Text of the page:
Do You Get the Blues?
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Jimmie Vaughan is far more than just one of the greatest and most respected guitarists in the world of popular music. Vaughan also provides a vital link between contemporary music and its proud heritage, as well as being a long-time avatar of retro cool. He has set the standard for quality modern roots music, from his work with The Fabulous Thunderbirds and his legendary brother Stevie Ray to his own exemplary solo work.
Now, with this third solo release 'Do You Get The Blues?', Vaughan has fashioned his most compelling and appealing musical statement yet, creating a rich and variegated masterpiece of 21st Century Rhythm and Blues. From the first notes of the opening track it's clear that Vaughan has created a contemporary classic. 'Do You Get The Blues?' travels through a virtual galaxy of musical moods and modes across its 11 vibrant selections. The album also features Blues icon James Cotton, Texas singing legend Lou Ann Barton, and Stevie Ray's rhythm section, Double Trouble; Tommy Shannon and Chris Layton. 'Do You Get The Blues?' is a tour de force that draws from Jimmie Vaughan's vast reservoir of musical traditions to create a modern classic.
Top customer reviews
On the guitar, Vaughan's timing and subtle dynamics make him one of the few artists capable of pushing the genre forward in a way that doesn't stamp all over its history. His reliance on fingers>guitar>amp as his only guitar effect set him aside from a slew of blues guitarists desperate to be his late, great brother. His vocals, which started as 'acceptable' are becoming more intimate and seasoned with each outing and the addition of Lou-Ann Barton for a few songs renews a long standing musical partnership.
As ever Bill Willis and George Rains are impeccable, Bill manages to hold down the bass/organ role in the most solid way imaginable for even the ablest of multi-tasking septuagenarians. George Rains is as loose-limbed a time keeper as Fran Christina was in the T-birds, tossing aside effortless fills that most percussionists would make a meal of over practising.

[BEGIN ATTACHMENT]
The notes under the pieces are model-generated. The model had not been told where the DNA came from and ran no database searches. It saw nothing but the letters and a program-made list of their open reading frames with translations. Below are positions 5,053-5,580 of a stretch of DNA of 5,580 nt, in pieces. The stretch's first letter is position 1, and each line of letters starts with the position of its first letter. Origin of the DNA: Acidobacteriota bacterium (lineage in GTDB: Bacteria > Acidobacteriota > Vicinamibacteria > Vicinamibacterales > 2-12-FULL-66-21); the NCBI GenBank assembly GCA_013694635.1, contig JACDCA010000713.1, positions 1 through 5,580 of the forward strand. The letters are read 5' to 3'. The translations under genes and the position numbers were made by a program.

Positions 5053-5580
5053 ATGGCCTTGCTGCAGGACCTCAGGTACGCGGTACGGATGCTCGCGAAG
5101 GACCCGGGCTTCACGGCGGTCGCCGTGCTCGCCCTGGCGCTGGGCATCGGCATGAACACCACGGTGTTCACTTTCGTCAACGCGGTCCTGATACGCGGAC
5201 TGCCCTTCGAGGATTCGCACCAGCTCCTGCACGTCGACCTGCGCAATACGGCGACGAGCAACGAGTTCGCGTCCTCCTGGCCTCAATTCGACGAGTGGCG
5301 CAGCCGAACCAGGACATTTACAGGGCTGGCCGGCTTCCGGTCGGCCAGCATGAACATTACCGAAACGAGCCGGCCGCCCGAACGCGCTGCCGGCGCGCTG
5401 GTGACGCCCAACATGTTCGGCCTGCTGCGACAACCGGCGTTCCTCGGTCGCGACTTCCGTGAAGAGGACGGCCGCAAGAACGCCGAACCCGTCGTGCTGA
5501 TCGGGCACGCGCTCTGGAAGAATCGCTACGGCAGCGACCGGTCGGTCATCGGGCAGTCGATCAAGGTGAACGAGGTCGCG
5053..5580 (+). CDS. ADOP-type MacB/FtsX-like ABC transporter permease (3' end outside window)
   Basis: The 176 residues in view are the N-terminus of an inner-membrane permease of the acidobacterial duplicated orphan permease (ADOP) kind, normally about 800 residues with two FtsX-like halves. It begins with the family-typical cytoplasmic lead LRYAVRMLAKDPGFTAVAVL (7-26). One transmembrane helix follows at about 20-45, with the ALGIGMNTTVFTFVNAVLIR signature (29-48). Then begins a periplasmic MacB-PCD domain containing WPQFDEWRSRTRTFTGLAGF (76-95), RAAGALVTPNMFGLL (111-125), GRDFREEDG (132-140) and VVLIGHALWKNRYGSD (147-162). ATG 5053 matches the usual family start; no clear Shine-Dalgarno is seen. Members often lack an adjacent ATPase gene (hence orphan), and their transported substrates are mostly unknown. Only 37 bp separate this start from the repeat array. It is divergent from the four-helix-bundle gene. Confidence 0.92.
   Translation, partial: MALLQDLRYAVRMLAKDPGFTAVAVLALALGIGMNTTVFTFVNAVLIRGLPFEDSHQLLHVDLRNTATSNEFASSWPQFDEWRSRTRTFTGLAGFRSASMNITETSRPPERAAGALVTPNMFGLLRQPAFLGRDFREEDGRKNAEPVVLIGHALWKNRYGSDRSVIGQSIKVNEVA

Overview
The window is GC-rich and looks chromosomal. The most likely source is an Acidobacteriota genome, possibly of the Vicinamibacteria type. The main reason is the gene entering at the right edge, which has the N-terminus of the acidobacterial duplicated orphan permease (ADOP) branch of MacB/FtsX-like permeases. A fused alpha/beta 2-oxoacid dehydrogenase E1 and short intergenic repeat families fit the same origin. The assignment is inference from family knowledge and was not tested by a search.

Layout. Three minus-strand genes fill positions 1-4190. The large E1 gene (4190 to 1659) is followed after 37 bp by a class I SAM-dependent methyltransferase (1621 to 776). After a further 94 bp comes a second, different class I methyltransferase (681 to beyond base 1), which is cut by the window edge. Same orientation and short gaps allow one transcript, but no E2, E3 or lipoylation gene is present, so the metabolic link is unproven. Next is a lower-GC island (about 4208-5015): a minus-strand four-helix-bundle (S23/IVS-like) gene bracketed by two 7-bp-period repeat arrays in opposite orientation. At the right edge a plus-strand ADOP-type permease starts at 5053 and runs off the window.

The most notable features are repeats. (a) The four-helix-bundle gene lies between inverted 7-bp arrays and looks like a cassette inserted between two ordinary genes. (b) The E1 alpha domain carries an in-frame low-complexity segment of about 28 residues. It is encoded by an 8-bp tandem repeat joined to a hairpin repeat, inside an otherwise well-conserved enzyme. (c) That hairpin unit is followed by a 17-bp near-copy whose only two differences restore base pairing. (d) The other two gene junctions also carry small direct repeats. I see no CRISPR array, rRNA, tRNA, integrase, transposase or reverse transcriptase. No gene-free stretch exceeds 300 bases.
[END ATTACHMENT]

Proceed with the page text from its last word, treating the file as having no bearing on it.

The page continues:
In short, buy it. This is blues at its best without resurrecting Muddy et al. I don't gush over every record this way but this really is excellent so enjoy and look out for something new from Jimmie soon, its about that time again I think,
I read an interview with Jimmie somewhere and he stated that he wanted to play songs that couples can slow dance and smooch to. Well, he's done it here. The songs are excellent, the overall mood is chilled and the texas twang is apparant through out. Jimmie's vocals are good, and are complimented wonderfully by the sexy singing of Lou Ann Barton.
And the legend continues...Jimmie's son Tyrone plays rhythm on the best song "Without You" also written by Tyrone.
If there is one minor minor flaw from my first 10 listens to the album...the songs seem all too similar in tempo. I would have loved a few more up beat songs myself. But hey...5 out of 5 for Jimmie, the blues needs it legends. And he is every bit a living legend. Style wise he is like a raw BB King, laid back, no note over kill, and his vocals suit the songs perfectly.
If you are new to Jimmie, then check out Strange Pleasure first. But once you've bought one CD, you'll want all his CDs!
A couple of days later I saw him give a sparkling performance on the BBC 2 show ‘Later with Jools Holland’ and this convinced me that I should hear some more so I bought the CD the next day and to be honest I didn’t like it at all on the first play. It seemed half arsed and directionless, a real mishmash of ideas with no cohesive whole but with each subsequent play I found something new and interesting that I could get hold of and that I suppose is the beauty of a really very good recording.
I’m not sure why it won ‘BTBA’ because it’s a mix of ‘blue groove’ type instrumentals (there are three) the best being Billy Willis’s Jimmy Smith like ‘Dirty Girl’ that opens the disc, a country tinged duet, ‘Power Of Love’, with JV’s old cohort Lou Ann Barton, straight ahead blues like the excellent ‘The Deep End’ with fine slide from Vaughan and a delicate harp underpinning from James Cotton.
So ‘Traditional’ it may not be but very enjoyable it is, Vaughan has crafted a little masterpiece here every listen has further rewards the unusual sounding vocal arrangement on ‘Out Of The Shadows’ gives the impression that Lou Ann Barton and Greg Sain are the ‘Shadows’ of Vaughan’s lead, the blue funk of Jimmie & Greg Sain’s ‘Robbin’ Me Blind’ had me humming the melody for ages.
‘In The Middle of the Night’ brings Vaughan & Lou Ann Barton together with Double Trouble for a slow burn soul inflected blues that is perhaps the stand out track.
Vaughan’s guitar playing is subtle and reserved throughout but never underplayed.
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